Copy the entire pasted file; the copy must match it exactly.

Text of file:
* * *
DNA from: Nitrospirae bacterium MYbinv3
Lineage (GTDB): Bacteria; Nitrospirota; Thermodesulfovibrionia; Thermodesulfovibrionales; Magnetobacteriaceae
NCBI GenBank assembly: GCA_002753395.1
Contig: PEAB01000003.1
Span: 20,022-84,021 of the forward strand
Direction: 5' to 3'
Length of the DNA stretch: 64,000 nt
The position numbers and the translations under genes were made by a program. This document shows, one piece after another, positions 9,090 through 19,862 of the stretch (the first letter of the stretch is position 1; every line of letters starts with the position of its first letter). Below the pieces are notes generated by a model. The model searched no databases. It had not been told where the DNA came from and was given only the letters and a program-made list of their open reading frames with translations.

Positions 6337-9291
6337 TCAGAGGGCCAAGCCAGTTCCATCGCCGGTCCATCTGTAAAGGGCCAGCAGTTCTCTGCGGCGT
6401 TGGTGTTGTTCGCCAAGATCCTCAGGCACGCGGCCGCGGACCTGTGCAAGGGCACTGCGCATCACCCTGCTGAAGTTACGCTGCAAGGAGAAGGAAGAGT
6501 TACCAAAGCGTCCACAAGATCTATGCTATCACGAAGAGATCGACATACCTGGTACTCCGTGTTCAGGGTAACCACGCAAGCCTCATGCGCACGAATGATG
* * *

DNA from: Nitrospirae bacterium MYbinv3
Lineage (GTDB): Bacteria; Nitrospirota; Thermodesulfovibrionia; Thermodesulfovibrionales; Magnetobacteriaceae
NCBI GenBank assembly: GCA_002753395.1
Contig: PEAB01000003.1
Span: 20,022-84,021 of the forward strand
Direction: 5' to 3'
Length of the DNA stretch: 64,000 nt
The position numbers and the translations under genes were made by a program. This document shows, one piece after another, positions 9,090 through 19,862 of the stretch (the first letter of the stretch is position 1; every line of letters starts with the position of its first letter). Below the pieces are notes generated by a model. The model searched no databases. It had not been told where the DNA came from and was given only the letters and a program-made list of their open reading frames with translations.

Positions 6337-9291
6337 TCAGAGGGCCAAGCCAGTTCCATCGCCGGTCCATCTGTAAAGGGCCAGCAGTTCTCTGCGGCGT
6401 TGGTGTTGTTCGCCAAGATCCTCAGGCACGCGGCCGCGGACCTGTGCAAGGGCACTGCGCATCACCCTGCTGAAGTTACGCTGCAAGGAGAAGGAAGAGT
6501 TACCAAAGCGTCCACAAGATCTATGCTATCACGAAGAGATCGACATACCTGGTACTCCGTGTTCAGGGTAACCACGCAAGCCTCATGCGCACGAATGATG